A goal is an organization’s endpoint, also known as an objective.

A target is the specific value assigned to an objective within a time frame.

Goals set the direction and focus of an activity, while targets establish the specific parameters to achieve the goal.


Example: If the company’s goal is to increase customers by 50 net new transacting customers, then the target would be 100 net new customers by Q1. If the company’s goal is to buy cheaper materials for products, the target would be to buy materials for products for 10% less.

Inserting a Social Media Program into Business Objectives

Social media is not its own function. It’s a communication tool, like the telephone and email, that serves the purposes for critical business functions, including public relations, marketing, lead generation, customer service, and market research. There is no such thing as a “social media strategy.” What you do have is business objectives or strategies to achieve these goals. Start with those and incorporate social media into that.

For instance, you don’t need 25,000 followers on Twitter. You need to make more sales and Twitter can be used to achieve those objectives.

A social media program, to deliver results, must have a purpose rooted in business objectives.

How to Create a Roadmap by Turning Objectives into Targets

To set targets for goals, there are a few approaches you have to take. First, it is much clearer to label targets as “performance targets,” “training targets,” and “sales targets” instead of having no clear label. Next, when setting social media targets, it isn’t as simple as saying you want “more followers,” “more mentions,” “growing market share,” and “increasing sales.” You need to be more specific. For instance, “gaining 300 mentions a day” and “increasing followers by 6,000 a month.”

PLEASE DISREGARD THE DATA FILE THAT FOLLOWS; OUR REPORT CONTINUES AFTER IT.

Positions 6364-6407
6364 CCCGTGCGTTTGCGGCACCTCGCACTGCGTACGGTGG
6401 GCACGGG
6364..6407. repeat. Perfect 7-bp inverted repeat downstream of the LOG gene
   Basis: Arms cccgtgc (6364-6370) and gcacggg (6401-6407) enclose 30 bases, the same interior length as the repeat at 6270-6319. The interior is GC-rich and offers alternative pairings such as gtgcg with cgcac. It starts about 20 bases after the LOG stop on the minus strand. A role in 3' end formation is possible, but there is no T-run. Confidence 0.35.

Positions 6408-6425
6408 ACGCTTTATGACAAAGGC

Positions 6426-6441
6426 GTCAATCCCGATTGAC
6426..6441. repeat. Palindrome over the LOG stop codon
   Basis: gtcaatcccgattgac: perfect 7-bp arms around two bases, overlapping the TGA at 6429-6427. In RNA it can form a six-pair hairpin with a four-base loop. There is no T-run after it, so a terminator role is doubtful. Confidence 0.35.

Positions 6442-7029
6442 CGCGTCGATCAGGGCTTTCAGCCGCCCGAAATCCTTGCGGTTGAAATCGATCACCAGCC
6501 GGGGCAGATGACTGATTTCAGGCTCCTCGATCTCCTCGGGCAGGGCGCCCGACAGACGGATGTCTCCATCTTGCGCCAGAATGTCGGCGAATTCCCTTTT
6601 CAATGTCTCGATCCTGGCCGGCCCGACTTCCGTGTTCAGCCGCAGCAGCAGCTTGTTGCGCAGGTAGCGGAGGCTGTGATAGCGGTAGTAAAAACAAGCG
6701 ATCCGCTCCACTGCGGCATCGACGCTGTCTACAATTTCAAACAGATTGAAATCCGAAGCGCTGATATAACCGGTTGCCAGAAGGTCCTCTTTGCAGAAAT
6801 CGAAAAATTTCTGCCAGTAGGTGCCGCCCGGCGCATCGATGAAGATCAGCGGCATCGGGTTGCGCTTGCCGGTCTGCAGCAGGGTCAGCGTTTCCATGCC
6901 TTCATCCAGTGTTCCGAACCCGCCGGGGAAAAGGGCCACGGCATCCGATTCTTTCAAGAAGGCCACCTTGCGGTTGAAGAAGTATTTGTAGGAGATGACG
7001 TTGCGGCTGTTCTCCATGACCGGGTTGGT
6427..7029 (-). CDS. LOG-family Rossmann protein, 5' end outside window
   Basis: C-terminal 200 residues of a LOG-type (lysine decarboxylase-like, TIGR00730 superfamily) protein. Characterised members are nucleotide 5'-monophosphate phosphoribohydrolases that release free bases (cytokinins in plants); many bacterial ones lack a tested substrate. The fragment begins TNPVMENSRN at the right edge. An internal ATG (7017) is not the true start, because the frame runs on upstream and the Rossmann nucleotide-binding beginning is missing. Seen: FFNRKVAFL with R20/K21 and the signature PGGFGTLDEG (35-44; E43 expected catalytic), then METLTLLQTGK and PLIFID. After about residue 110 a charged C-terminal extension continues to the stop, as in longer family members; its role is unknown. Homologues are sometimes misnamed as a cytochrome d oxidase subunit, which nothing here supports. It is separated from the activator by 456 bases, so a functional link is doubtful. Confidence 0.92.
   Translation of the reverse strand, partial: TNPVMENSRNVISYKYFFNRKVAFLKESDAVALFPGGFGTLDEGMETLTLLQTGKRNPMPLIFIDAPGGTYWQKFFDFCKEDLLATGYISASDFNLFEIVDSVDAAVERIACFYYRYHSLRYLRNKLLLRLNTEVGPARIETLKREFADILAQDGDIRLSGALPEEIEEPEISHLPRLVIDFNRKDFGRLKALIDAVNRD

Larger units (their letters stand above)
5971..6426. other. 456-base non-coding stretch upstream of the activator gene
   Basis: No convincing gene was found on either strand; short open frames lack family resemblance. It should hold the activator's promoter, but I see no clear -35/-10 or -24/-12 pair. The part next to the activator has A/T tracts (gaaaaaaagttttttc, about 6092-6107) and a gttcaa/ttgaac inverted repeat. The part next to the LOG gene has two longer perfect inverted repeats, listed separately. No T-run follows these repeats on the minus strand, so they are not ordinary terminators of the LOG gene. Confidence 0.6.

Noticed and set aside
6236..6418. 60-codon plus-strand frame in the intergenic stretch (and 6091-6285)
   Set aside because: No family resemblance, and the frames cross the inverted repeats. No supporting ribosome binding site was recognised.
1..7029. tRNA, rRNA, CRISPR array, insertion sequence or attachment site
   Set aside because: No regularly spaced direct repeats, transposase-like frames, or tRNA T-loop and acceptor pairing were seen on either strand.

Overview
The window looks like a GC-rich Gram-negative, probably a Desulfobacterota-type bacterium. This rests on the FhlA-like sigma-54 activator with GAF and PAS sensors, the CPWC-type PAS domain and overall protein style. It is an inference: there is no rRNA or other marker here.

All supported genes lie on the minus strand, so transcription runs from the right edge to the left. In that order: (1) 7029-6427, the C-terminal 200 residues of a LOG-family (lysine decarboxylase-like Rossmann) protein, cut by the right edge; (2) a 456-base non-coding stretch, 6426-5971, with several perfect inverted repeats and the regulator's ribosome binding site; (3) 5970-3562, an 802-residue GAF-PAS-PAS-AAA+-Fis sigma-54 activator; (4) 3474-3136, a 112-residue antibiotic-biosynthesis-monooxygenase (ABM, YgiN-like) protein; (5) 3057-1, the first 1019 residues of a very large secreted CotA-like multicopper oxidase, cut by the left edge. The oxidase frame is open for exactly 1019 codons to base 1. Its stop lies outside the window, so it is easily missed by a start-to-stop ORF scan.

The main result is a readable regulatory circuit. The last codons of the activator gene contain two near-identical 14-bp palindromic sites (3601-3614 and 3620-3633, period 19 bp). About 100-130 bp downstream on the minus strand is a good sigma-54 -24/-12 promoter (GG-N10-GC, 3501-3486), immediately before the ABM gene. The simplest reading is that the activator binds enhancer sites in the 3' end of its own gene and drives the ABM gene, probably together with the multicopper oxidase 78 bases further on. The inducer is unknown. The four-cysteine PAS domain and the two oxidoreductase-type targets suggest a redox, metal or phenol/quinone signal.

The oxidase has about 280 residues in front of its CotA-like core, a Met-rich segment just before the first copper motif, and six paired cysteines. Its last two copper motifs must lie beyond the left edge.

Why is it good to set up your social media targets as stated? Two reasons. One reason is that it makes your organization focus on ways to achieve goals. It switches their attitudes from maintenance mode to problem-solving mode. The second reason is that setting specific targets makes there be accountability. It is one thing to show vague progress. It is another to make someone accountable for successfully hitting or failing to hit a goal.

The Top 5 Business Functions that can be easily enhanced by a social media program

A social media program can help businesses. This is because most organizations share certain needs. These needs can be met in both for-profit and non-profit organizations. Fulfilling these needs can be helped through social media. Social media can assist by helping sales, customer support, human resources, public relations, and business intelligence.



One way social media can help with sales is to acquire new customers – first through its reach and influence. With social media, you adopt new customers and then develop them. You develop them by having repeated conversations with them. Eventually, many of these people will become your customers. Another way to gain customers, through reach, is to create an advertisement and promote it on social media. Finally, you can make money through, without being pushy, promoting discounts on your products.

Customer Support

Social media allows your organization to increase the efficiency of their customer support practice, and customer satisfaction. It increases the efficiency of the customer support practice and customer satisfaction because customers don’t have to jump through hoops to simply get your attention. There are people monitoring what your customers are saying to you, and that means faster response rates.